Every morning, we compile the links of the day and dump them here… highlighting the big story line. Because there’s nothing quite as satisfying as a good morning dump.
Well, they made it. Finally. Got on the plane yesterday morning, and six hours (and five time zones) later, they were in London. Marc D’Amico’s got a way too detailed discussion of the trip on the Celtics’ official website.
The Celtics are a couple games past the halfway mark and they’ve got just over a week ahead of them with nothing big on the schedule except a game against a team named after the date the U.S. broke up with Great Britain, and that game ain’t until Thursday. The Celtics have 33 wins; that’s more than anyone else in the league. They’ve done alright. Way better than I thought they would, even with Hayward. And this guy has a fair bit to do with that:
The first time Kyrie Irving beat his dad playing one-on-one, he was 16 years old.
“I beat him 16-0,” Irving told Celtics radio broadcasters Sean Grande and Cedric Maxwell. “I had some tears come down my face from leaving that court playing against him.”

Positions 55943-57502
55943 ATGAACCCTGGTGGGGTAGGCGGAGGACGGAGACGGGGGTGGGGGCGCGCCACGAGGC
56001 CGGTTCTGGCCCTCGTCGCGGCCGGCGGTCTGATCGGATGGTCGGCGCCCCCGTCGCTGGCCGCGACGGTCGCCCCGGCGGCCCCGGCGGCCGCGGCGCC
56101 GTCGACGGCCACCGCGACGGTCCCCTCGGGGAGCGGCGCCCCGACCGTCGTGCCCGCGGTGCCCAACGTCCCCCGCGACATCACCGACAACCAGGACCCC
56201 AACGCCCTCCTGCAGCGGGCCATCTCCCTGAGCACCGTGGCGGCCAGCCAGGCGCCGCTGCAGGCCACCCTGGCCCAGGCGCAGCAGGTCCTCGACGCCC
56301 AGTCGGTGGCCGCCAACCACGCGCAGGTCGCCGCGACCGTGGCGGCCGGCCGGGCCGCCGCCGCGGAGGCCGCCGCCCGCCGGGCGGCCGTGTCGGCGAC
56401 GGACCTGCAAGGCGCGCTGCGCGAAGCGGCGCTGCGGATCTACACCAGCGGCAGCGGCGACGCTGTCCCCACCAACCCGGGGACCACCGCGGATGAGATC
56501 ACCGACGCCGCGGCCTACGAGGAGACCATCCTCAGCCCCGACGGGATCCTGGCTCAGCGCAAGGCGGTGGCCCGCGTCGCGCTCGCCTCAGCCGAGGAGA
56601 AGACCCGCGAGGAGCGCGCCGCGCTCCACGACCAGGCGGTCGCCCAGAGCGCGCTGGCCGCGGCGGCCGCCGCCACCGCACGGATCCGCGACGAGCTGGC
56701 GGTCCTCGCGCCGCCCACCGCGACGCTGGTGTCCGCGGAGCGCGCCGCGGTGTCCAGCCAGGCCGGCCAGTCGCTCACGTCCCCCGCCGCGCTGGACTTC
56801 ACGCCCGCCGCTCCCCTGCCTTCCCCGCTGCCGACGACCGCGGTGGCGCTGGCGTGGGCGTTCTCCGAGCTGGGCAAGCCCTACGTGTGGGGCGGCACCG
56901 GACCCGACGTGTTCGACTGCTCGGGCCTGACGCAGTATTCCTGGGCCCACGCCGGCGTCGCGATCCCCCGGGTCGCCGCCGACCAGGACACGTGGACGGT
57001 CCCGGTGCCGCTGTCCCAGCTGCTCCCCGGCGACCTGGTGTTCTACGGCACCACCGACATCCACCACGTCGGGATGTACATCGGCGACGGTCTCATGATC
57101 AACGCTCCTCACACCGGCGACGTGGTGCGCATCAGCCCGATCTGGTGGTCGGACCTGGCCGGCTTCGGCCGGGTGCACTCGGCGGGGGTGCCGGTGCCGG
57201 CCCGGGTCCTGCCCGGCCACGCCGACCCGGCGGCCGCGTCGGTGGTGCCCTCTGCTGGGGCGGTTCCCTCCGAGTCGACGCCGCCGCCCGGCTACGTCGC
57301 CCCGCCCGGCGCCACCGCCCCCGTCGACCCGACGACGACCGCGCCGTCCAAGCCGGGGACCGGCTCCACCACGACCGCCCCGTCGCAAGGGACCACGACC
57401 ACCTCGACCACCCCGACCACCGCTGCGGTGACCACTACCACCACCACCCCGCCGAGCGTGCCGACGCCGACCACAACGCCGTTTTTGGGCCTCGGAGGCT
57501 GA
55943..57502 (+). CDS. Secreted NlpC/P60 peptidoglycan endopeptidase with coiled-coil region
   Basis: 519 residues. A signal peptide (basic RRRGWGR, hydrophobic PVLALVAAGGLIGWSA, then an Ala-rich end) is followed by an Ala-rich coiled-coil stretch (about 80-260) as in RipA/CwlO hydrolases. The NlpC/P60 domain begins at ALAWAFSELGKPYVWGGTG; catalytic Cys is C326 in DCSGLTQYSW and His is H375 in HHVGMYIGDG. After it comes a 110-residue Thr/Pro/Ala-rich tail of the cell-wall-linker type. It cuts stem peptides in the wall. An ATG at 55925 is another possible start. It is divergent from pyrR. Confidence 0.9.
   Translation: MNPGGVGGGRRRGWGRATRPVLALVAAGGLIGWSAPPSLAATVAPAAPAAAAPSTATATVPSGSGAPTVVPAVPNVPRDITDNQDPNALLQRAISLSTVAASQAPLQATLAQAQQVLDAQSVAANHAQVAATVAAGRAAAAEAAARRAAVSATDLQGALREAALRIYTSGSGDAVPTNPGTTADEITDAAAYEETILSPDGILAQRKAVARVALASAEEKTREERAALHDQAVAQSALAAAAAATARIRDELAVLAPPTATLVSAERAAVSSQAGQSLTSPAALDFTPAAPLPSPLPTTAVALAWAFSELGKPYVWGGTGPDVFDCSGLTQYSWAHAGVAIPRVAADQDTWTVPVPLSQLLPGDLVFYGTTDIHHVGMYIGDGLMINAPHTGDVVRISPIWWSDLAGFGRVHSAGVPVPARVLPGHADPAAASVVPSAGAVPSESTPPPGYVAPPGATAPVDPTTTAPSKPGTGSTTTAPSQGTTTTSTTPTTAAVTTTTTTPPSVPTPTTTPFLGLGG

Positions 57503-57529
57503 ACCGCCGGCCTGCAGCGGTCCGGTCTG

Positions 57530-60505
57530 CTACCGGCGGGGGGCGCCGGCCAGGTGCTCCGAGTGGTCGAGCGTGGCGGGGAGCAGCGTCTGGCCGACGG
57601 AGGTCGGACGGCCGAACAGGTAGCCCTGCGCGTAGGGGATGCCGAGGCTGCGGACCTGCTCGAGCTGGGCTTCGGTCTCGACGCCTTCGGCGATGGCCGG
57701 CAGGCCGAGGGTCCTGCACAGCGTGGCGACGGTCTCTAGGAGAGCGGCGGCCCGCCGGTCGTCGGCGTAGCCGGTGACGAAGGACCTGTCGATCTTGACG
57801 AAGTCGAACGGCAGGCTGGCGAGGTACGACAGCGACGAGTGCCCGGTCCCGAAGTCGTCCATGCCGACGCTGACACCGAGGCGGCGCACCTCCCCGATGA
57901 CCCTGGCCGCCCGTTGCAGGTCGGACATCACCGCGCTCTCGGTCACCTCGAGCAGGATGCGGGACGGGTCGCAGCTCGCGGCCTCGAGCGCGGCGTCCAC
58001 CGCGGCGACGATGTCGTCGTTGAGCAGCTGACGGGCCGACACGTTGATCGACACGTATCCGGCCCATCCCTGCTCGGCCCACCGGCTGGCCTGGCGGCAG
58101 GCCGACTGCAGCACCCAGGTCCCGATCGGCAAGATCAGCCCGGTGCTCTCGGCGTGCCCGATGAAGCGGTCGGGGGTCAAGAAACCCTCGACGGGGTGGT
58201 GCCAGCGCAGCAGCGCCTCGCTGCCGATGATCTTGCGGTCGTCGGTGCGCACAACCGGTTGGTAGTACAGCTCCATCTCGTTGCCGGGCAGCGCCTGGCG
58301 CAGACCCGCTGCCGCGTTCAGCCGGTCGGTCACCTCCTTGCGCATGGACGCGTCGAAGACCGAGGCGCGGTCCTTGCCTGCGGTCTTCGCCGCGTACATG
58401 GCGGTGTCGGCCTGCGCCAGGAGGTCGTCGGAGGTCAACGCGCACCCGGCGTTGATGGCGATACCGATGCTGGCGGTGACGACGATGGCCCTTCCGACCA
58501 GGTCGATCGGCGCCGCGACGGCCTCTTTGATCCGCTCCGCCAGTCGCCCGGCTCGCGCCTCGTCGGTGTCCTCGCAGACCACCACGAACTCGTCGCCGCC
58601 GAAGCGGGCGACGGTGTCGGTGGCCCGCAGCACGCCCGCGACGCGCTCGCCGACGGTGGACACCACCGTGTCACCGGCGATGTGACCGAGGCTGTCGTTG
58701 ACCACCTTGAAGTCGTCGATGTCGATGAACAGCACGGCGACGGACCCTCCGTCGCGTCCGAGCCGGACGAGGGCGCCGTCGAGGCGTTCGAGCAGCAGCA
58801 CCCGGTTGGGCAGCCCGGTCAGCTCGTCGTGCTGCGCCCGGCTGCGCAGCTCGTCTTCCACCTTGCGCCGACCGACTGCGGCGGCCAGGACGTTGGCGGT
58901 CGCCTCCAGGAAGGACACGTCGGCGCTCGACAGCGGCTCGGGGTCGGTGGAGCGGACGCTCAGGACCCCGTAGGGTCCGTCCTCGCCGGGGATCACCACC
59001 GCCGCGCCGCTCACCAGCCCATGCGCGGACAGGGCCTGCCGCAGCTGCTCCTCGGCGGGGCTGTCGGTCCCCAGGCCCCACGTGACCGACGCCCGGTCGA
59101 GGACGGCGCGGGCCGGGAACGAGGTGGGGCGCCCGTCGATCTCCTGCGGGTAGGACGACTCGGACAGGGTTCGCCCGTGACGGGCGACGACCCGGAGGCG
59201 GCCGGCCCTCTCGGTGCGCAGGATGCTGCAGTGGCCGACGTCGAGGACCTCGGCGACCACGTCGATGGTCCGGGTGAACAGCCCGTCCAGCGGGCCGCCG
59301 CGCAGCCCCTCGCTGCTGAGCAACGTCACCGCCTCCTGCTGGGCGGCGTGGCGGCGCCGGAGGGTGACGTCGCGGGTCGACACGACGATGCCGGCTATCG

Irving’s father, Drederick, played basketball for Boston University. Averaging 19.9 points per game his senior season, he helped lead the Terriers to the 1988 NCAA tournament and finished his college career as the school’s all-time leading scorer. While that record has since been broken, Drederick is still known as “one of most prolific scorers” in B.U. history and was inducted into the Athletic Hall of Fame.
“My dad is my favorite player,” Irving said. “When you beat your favorite player, when you beat your idol, then it’s like, man, nothing can stop me now.”
Boston.com with a write-up of a pretty solid interview between Irving and the Celtics’ radio team (catch the full audio here). Kyrie is self-consciously odd. He’s also someone who often puts a bit of thought into answers he gives to reporters (answers to questions from fans? Not so much). When Cedric said that he wanted to write a book about player recollections about the first time they beat their dads, he got much more than a canned response from Kyrie (and a bit of an indication of just how goofy that ‘father-figure’ question was a few years back).
One of the things that Celtics fans were probably unaware of before the trade was Kyrie’s close relationship with his father. I’m guessing you’d have to be a local–and a huge basketball fan–to know that Drederick Irving was a star for the Terriers. The first I’d heard of Drederick’s Boston connections was when I read why Kyrie picked number 11.
He gave that first official Celtics jersey to his Dad.
Page 2: Where IT channels Kevin McHale
And why not wrap up this morning’s dump by listening to the last track from London Calling?
(If you’d prefer, the first track’s pretty darn good too)